MEMORY Pays tributes to those killed in the massacre; pitches for reconciliation
Archbishop of Canterbury Justin Welby prostrates in front of the Jallianwala Bagh memorial in Amritsar on Tuesday. The principal leader of the Church of England, who is also the head of the Anglican Communion, said the 1919 massacre ‘provokes feeling of profound shame’.
Amritsar: archbishop of Canterbury Justin Welby, the head of the Anglican Communion, said on Tuesday he was “ashamed and sorry” as a religious leader as well as a Christian for the killing of peaceful people by the British Indian Army at Jallianwala Bagh in Amritsar on April 13, 1919.
Accompanied by his wife Caroline, Welby along with local Christian leaders and others visited the garden to pay tributes to those killed in the carnage.
“It is a feeling of profound shame to visit this place that witnessed such atrocities a hundred years ago. My first response is to pray for healing of the relatives, descendants of the victims besides our relationship with India and its wonderful people. That prayer renews in me a desire to act so that together we may learn from history, root out hatred, promote reconciliation and seek the common good globally,” he wrote on the visitor’s book in the garden.
Earlier, he bowed his head and closed his eyes before the ‘Amar Jyoti’, the torch lighted in the martyrs’ memory. He also looked at the bullets marks on the walls and other places.
Also, he prostrated before the martyrs’ memorial and offered prayers. “I can’t speak on behalf of the British government as I am not its official. I am a religious leader, not a politician. But I can speak in the name of Christ. It is a place for sin and redemption. Because you remember what they have done. As religious leader, I mourn the tragedy we see here,” he told the gathering.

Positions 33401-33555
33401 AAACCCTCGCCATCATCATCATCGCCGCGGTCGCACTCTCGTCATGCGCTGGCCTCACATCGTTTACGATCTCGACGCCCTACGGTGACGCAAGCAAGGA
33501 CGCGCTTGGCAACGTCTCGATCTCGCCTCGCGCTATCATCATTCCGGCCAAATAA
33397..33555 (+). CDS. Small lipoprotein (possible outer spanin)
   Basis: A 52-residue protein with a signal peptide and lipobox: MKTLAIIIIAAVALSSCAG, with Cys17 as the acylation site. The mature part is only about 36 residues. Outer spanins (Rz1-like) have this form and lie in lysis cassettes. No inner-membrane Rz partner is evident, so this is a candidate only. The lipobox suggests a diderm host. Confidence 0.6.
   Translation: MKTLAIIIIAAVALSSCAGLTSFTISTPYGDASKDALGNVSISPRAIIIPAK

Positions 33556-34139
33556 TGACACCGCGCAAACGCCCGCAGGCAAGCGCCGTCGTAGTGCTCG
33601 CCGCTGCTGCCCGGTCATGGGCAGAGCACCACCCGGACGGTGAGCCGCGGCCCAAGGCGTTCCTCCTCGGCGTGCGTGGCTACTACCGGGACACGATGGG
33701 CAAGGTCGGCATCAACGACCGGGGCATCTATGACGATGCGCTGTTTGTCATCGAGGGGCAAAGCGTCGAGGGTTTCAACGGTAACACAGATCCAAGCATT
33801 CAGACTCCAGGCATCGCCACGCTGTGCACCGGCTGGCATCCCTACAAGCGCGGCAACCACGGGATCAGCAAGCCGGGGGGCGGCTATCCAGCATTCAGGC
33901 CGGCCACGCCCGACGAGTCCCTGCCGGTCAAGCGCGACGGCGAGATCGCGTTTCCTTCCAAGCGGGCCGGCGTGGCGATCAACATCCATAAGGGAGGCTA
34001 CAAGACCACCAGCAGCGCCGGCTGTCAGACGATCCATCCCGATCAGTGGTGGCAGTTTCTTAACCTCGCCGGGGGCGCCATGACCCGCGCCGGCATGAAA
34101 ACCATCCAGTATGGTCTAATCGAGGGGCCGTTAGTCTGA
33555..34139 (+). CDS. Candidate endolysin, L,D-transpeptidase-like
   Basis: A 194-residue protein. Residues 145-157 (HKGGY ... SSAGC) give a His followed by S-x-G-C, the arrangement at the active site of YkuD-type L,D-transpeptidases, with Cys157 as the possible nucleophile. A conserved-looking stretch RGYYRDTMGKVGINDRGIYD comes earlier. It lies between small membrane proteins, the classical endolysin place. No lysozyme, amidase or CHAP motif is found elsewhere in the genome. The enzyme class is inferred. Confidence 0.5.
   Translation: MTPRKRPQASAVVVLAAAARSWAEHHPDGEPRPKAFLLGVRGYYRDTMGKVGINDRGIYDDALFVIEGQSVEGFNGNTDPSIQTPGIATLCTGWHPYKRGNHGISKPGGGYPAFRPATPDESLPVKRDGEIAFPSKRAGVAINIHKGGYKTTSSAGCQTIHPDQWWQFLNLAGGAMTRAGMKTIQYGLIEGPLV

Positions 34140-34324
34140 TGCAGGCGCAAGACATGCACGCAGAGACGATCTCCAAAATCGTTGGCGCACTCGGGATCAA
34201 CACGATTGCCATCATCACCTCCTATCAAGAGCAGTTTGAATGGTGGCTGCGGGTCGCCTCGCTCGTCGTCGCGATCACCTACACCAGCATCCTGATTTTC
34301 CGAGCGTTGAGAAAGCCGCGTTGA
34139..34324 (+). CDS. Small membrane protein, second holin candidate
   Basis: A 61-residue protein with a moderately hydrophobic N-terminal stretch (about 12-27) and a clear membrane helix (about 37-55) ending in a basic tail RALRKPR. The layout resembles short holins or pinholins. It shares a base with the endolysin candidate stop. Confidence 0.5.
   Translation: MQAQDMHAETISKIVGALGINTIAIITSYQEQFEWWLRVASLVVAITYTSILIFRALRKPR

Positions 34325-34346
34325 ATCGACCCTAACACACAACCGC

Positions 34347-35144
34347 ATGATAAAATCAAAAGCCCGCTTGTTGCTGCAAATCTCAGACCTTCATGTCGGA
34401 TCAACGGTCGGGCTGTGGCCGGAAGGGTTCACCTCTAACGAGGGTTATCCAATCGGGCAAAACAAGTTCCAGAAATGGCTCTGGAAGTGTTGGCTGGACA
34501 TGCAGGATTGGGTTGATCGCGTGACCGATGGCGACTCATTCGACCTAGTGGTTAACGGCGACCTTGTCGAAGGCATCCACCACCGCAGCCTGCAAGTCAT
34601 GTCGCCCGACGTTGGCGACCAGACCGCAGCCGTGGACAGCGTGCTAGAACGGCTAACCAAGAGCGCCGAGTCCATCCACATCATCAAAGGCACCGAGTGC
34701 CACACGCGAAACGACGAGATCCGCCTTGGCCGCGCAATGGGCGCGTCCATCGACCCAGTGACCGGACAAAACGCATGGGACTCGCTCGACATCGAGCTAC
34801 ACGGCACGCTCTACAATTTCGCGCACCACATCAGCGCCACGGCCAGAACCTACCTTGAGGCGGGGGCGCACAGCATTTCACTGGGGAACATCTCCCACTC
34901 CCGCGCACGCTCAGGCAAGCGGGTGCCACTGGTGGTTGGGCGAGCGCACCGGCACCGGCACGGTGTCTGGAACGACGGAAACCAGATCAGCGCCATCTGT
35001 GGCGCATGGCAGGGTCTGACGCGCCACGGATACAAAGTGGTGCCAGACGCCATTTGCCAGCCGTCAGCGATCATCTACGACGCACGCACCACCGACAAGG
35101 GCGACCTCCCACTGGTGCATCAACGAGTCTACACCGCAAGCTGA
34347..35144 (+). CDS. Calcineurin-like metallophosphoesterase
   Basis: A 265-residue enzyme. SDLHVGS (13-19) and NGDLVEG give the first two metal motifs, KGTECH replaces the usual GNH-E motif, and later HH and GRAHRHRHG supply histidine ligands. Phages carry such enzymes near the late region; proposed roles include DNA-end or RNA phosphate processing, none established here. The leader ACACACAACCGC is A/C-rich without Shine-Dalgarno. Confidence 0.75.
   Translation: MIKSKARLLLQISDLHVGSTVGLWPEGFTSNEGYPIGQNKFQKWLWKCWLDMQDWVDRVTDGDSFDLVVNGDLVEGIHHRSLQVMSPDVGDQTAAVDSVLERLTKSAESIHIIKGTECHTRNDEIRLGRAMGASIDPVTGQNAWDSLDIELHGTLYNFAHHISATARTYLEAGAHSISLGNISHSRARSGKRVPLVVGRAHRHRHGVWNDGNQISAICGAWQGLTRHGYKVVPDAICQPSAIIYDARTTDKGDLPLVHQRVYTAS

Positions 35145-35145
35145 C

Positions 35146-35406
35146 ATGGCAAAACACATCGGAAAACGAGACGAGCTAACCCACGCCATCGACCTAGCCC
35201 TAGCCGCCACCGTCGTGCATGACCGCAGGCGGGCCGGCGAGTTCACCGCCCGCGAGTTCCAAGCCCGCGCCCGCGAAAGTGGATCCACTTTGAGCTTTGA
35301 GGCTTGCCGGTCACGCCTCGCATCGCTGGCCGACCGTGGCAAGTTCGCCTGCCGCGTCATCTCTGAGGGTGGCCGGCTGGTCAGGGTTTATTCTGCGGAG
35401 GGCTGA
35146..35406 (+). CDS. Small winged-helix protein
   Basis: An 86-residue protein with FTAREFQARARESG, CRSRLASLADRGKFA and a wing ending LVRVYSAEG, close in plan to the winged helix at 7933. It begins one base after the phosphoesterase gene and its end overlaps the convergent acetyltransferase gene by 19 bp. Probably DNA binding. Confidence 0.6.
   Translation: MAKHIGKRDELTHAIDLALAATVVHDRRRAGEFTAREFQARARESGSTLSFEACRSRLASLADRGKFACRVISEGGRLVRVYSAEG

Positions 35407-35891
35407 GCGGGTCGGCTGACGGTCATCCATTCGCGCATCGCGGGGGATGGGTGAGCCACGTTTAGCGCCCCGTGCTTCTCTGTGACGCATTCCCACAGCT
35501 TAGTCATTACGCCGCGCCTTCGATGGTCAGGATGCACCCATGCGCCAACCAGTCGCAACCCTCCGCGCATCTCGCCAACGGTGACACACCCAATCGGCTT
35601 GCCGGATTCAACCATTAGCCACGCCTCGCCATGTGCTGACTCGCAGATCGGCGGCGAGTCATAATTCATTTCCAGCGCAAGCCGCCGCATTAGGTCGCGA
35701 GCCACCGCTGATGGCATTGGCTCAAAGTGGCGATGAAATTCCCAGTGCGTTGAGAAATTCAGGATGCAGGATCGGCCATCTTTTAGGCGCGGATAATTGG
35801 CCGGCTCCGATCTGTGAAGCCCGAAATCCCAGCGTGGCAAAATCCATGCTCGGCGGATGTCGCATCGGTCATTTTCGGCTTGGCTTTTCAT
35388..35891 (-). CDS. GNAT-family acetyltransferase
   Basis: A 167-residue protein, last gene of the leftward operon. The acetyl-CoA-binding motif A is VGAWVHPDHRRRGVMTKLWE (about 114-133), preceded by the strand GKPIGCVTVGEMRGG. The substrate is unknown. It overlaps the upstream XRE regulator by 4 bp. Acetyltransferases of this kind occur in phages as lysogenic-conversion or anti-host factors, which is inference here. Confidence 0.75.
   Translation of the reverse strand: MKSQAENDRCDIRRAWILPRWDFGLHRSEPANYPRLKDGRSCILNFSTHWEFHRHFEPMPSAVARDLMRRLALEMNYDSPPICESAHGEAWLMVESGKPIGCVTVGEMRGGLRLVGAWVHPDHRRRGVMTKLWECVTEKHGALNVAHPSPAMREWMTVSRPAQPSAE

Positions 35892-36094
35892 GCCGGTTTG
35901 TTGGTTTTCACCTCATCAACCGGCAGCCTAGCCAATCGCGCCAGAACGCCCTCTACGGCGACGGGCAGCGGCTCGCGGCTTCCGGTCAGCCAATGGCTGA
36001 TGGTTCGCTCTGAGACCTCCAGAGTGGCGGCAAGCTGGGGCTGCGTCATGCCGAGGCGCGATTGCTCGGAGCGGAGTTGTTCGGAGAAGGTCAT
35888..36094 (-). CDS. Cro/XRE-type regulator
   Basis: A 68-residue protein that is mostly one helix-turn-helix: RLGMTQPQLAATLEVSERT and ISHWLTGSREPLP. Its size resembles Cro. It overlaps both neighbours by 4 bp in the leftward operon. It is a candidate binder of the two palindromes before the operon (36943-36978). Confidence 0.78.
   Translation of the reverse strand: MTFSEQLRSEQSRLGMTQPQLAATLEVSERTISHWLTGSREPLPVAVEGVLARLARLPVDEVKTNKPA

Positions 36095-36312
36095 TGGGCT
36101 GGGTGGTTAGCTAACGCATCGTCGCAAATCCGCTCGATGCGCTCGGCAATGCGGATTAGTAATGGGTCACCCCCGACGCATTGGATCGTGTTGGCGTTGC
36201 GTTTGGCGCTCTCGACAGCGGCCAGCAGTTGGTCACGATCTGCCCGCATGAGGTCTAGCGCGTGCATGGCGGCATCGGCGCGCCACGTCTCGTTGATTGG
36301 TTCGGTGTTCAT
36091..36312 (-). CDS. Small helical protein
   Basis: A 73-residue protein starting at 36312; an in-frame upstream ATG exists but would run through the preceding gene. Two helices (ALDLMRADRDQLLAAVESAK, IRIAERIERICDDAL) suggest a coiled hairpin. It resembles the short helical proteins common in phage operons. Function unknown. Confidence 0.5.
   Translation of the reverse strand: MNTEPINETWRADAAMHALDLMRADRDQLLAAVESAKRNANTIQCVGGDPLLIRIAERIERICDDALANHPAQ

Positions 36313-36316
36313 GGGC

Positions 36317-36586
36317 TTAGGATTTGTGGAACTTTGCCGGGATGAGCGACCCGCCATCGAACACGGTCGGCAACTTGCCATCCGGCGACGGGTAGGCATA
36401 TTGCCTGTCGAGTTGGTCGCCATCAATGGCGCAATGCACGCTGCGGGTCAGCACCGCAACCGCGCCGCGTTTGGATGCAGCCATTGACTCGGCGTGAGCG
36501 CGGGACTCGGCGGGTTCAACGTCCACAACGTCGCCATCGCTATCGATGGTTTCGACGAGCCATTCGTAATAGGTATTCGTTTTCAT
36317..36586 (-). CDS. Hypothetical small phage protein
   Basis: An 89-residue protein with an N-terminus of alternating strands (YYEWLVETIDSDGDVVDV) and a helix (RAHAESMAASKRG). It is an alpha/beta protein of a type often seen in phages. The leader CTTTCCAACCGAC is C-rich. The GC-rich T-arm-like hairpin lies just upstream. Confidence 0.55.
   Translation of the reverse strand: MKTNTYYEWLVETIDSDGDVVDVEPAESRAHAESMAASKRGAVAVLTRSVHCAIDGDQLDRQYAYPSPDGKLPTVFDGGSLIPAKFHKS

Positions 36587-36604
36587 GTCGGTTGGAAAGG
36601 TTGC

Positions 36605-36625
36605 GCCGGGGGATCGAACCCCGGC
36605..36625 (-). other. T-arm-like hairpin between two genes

Asked if he will ask British government to offer an apology for the massacre, he said, “I have been very clear what I feel and it will be broadcast in England.”
Later, he tweeted, “Here, a number of Sikhs – as well as Hindus, Muslims and Christians – were shot dead by British troops in 1919 (sic).”
“... I recognise the sins of British colonial history, the ideology that too often subjugated and dehumanised other races and cultures. Jesus Christ calls us to turn away from sin and to turn to Him as Lord. We are called to not just repent of old ways but to intentionally live in a new way that seeks the Kingdom of God here on earth,” he said.
I can’t speak on behalf of the British government as I am not its official. I am a religious leader, not a politician. But I can speak in the name of Christ. It is a place for sin and redemption.
JUSTIN WELBY, Archbishop of Canterbury
Archbishop of Canterbury Justin Welby and his wife being showered with petals during a visit to Christ Church Cathedral at Ram Bagh in Amritsar on Tuesday; and (below) The archbishop being honoured by Akal Takht acting jathedar Giani Harpreet Singh (2R) and others after paying obeisance at the Golden Temple.